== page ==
(2) that having regard to the previous history of the proceedings in respect of these very lands and particularly in view of the fact that the earlier proceedings had been quashed by the High Court on the ground that there had been no proper enquiry as contemplated by Section 5-A of the Act, the present proceedings initiated after two years by which the Government invoked the emergency power under Section 17(4) of the Act suspending the application of the provisions of Section 5-A, point to a 'mala fide', exercise of power; and

(3) that the proviso to Section 6 of the Act has not been complied with in: this case inasmuch as the compensation to be awarded for the 'property in question is to be paid by a private body viz., the Pamarm Board High School committee and not wholly or partly out of public revenues or some fund controlled or managed by a local authority.

10. As regards the last two points, I am satisfied, on a consideration of the material placed before me, that there is no substance in them. Neither the delay in starting, the present proceedings nor, the dispensing with the procedure prescribed by Section 5-A of the Act, establishes 'mala fides' on the part of the Government. The acquisition of the lands in question is indubitably for a public purpose viz. for the construction of a High School which would cater to the educational needs of a large number of villages in the concerned locality, and from the mere fact that the emergency power under Section 17(4) has been invoked, it cannot be predicated that the Government has acted 'mala fide' or in fraud of its power. In the previous Writ Petition, the High Court had quashed the entire land acquisition proceedings and so the Government had no option but to follow over again the procedure prescribed by the Act for the purpose of acquiring the lands in question.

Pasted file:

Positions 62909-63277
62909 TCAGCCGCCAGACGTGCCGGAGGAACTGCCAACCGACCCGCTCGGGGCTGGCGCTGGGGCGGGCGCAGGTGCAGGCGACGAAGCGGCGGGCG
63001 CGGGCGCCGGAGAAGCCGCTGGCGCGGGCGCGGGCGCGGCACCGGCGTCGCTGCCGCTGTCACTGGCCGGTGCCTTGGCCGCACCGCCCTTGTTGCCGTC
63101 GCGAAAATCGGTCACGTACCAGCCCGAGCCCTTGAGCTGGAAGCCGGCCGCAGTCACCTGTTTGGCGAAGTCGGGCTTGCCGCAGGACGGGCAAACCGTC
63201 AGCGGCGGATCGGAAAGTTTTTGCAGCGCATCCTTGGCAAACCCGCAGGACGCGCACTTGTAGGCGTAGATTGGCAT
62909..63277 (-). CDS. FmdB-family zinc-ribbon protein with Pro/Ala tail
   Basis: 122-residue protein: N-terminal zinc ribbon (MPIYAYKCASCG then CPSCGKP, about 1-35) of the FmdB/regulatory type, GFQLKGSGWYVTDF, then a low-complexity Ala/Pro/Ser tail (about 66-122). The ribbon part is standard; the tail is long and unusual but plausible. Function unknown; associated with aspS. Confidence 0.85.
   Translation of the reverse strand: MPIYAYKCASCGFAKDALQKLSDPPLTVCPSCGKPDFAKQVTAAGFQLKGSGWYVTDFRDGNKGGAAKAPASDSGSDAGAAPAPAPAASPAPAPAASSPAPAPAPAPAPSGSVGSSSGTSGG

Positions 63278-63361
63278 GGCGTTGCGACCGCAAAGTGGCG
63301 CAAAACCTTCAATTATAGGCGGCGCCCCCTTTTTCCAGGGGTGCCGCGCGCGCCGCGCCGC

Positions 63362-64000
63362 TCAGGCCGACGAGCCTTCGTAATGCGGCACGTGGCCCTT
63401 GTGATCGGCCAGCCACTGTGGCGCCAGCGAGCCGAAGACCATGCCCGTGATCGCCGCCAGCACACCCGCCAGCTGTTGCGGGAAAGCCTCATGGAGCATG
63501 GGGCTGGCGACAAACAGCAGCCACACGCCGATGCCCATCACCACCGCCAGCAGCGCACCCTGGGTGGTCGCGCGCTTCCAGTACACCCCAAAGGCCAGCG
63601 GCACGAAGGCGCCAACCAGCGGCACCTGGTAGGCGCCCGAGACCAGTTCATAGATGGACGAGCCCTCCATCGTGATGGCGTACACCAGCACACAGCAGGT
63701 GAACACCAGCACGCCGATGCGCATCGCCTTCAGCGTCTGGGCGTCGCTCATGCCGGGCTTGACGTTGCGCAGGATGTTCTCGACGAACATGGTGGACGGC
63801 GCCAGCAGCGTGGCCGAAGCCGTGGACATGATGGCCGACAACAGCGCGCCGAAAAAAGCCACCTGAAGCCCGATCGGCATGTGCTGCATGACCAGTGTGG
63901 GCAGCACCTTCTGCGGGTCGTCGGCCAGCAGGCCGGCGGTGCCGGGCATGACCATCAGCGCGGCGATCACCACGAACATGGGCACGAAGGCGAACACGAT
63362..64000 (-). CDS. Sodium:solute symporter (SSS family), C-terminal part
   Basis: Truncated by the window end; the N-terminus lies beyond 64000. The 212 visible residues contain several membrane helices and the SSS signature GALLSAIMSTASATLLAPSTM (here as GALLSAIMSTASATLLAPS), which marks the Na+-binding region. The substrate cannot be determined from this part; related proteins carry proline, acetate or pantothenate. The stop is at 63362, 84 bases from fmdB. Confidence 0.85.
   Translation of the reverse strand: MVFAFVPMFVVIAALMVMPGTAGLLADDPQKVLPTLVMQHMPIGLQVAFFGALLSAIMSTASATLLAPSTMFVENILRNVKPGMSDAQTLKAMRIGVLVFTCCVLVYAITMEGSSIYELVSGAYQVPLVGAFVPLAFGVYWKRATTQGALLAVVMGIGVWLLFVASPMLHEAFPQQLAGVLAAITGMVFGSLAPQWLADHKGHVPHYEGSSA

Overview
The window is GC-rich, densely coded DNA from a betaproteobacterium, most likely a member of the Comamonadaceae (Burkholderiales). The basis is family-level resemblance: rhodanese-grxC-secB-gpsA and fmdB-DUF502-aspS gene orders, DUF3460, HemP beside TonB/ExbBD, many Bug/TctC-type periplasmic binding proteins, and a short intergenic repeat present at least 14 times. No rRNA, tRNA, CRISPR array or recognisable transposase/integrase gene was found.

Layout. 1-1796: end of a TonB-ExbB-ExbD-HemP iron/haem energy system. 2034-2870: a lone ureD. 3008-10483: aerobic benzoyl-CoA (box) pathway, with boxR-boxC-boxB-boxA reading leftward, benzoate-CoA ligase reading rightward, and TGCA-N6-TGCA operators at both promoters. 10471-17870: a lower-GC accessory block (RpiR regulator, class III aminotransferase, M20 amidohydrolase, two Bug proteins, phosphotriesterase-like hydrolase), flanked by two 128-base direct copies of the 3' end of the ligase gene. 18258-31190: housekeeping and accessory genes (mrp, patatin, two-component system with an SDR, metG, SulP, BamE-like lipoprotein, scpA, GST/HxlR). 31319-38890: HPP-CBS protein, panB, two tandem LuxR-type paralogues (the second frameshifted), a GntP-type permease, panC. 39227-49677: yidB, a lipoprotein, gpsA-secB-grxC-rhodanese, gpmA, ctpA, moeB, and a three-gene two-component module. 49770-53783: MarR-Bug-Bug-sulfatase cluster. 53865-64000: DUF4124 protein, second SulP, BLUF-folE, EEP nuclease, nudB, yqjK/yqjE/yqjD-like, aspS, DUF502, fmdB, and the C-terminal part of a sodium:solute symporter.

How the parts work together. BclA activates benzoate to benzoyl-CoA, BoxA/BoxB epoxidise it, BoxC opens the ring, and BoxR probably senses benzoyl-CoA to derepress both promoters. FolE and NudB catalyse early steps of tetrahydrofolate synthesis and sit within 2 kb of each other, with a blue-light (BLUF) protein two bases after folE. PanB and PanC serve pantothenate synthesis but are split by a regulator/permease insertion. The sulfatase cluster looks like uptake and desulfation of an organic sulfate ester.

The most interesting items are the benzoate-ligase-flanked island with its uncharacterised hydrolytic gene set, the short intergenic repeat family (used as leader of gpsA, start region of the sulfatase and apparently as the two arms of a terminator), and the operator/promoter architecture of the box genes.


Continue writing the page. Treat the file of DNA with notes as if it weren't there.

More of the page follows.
11. On the affidavits filed' in this Writ Petition, It is apparent that the fund out of which compensation for the property sought to be acquired is to be paid, is controlled or managed by the District Board of East Godavari, although the fund is raised by collecting donations front the inhabitants of the villages, who are interested in starting a High School.